48V Applications Drive Power IC Package Options
The manufacturing process and die get most of the attention, but the packaging plays an important part in enabling and limiting performance, manufacturability, particularly when it comes to reliability of power devices.
Given the wide range of underlying semiconductor power-device technologies — “basic” silicon, wide-bandgap (SiC) and (GaN), power levels, and applications — it’s not surprising that the universe of power-device packages is both wide and deep. There also are different package types and internal configurations optimized for specific markets and their priorities. Even with that selection, the higher figure of merit (FOM) for wide-bandgap devices, with their increased efficiency, higher operating temperature and switching frequencies, and potentially higher output power, is placing new demands on packaging. SiC, for example, is in the 175⁰C range. At the same time, there are pressures for higher levels of functional integration, putting multiple power devices — and even their drivers — within a package.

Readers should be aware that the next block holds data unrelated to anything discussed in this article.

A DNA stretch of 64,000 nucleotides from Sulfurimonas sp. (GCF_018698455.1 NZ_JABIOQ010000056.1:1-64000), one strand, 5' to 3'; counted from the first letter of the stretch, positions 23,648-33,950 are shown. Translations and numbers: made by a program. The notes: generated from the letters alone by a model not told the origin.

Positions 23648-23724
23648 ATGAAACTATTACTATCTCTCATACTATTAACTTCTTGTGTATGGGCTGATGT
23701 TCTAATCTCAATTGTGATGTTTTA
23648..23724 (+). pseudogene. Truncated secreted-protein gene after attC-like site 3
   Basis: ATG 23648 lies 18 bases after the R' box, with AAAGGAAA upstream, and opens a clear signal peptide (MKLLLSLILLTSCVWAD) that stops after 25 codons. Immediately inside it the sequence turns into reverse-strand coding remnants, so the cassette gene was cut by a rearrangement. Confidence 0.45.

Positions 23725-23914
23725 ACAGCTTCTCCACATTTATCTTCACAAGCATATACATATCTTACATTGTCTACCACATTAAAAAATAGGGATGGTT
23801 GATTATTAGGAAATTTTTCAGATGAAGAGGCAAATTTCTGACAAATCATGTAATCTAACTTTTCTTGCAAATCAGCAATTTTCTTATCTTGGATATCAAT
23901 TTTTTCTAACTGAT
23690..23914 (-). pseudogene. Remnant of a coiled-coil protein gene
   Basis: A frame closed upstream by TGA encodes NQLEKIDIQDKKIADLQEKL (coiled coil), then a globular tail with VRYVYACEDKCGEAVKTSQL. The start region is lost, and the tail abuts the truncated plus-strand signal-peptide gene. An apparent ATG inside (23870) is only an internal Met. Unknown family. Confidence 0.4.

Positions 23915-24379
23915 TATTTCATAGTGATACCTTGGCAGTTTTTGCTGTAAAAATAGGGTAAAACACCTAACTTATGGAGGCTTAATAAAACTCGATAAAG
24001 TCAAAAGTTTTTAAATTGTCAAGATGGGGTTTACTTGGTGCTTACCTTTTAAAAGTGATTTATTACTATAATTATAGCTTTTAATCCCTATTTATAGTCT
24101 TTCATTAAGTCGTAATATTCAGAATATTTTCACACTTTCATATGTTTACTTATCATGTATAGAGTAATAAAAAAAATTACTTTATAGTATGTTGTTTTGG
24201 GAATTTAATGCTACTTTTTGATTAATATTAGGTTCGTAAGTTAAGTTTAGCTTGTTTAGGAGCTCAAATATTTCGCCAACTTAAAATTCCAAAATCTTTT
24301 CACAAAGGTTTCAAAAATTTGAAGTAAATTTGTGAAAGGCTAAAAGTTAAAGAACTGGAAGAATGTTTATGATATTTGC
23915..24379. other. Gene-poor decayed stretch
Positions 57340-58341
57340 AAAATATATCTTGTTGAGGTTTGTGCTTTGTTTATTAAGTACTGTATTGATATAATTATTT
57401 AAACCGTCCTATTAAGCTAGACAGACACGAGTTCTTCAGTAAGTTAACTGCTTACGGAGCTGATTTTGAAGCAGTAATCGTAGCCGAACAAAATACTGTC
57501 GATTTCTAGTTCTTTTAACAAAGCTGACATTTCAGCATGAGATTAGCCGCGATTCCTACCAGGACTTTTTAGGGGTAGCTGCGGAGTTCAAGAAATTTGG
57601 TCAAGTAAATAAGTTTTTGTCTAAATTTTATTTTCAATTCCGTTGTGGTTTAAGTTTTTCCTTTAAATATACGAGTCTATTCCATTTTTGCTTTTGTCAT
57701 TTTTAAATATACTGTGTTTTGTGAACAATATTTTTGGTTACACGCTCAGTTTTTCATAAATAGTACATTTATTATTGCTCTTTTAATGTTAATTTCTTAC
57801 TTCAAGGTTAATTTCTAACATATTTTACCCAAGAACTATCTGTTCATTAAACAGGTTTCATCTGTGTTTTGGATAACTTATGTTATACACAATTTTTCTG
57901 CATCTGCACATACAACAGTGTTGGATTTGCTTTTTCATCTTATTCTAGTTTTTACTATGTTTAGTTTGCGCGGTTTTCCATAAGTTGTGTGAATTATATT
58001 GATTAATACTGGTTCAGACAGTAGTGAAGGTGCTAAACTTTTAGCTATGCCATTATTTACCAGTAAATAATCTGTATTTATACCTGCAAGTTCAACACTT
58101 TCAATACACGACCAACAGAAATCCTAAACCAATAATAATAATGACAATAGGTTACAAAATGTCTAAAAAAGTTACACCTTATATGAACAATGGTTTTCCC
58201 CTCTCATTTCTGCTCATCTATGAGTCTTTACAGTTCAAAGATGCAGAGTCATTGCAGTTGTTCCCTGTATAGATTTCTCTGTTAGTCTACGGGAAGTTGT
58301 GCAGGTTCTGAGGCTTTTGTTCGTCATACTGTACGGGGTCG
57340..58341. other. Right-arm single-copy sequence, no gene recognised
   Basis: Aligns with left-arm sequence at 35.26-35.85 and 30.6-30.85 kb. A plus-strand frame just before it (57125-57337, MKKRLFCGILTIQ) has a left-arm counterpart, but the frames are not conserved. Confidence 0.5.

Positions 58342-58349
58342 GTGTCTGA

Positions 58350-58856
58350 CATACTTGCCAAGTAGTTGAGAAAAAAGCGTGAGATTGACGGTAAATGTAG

Because wide-bandgap devices are more efficient and thus dissipate less heat, it might seem that the never-ending thermal challenge of keeping the die below its maximum junction temperature would be lessened. That tends not to be the case, however.
“Packaging is easier if the die is efficient,” said Shaun Bowers, vice president of package development and technology integration at . The problem is that expectations of users of these power devices grow faster than the improvements in the devices themselves. As a result, what was once considered a performance ceiling becomes the floor. Thus, along with lower on-resistance (RDS(ON)), the new-design imperatives include reduction in parasitics. This is primarily inductance Lds, but it also includes capacitance Ciss for higher switching speeds, reduced interconnect resistance, integration with passive components and even control logic. And all of this happens with a smaller overall package size, both in terms of footprint and thickness.
Thermal considerations are always present, of course. This is analogous to the situation faced by designers of low-level signal-processing systems, who recognize that external and internal noise define their ultimate design limit. Similarly, power engineers know that thermal issues head the list of design constraints, and they are always lurking in the background.
“Getting rid of the heat is the big challenge,” said Sam Sadri, senior process engineer at . “The most common approach is to attach a chip to a copper heat sink, which is cheap and a good heat conductor. But you also can use aluminum nitride, which has a coefficient of thermal expansion that is very close to silicon. That’s particularly important in packaging.”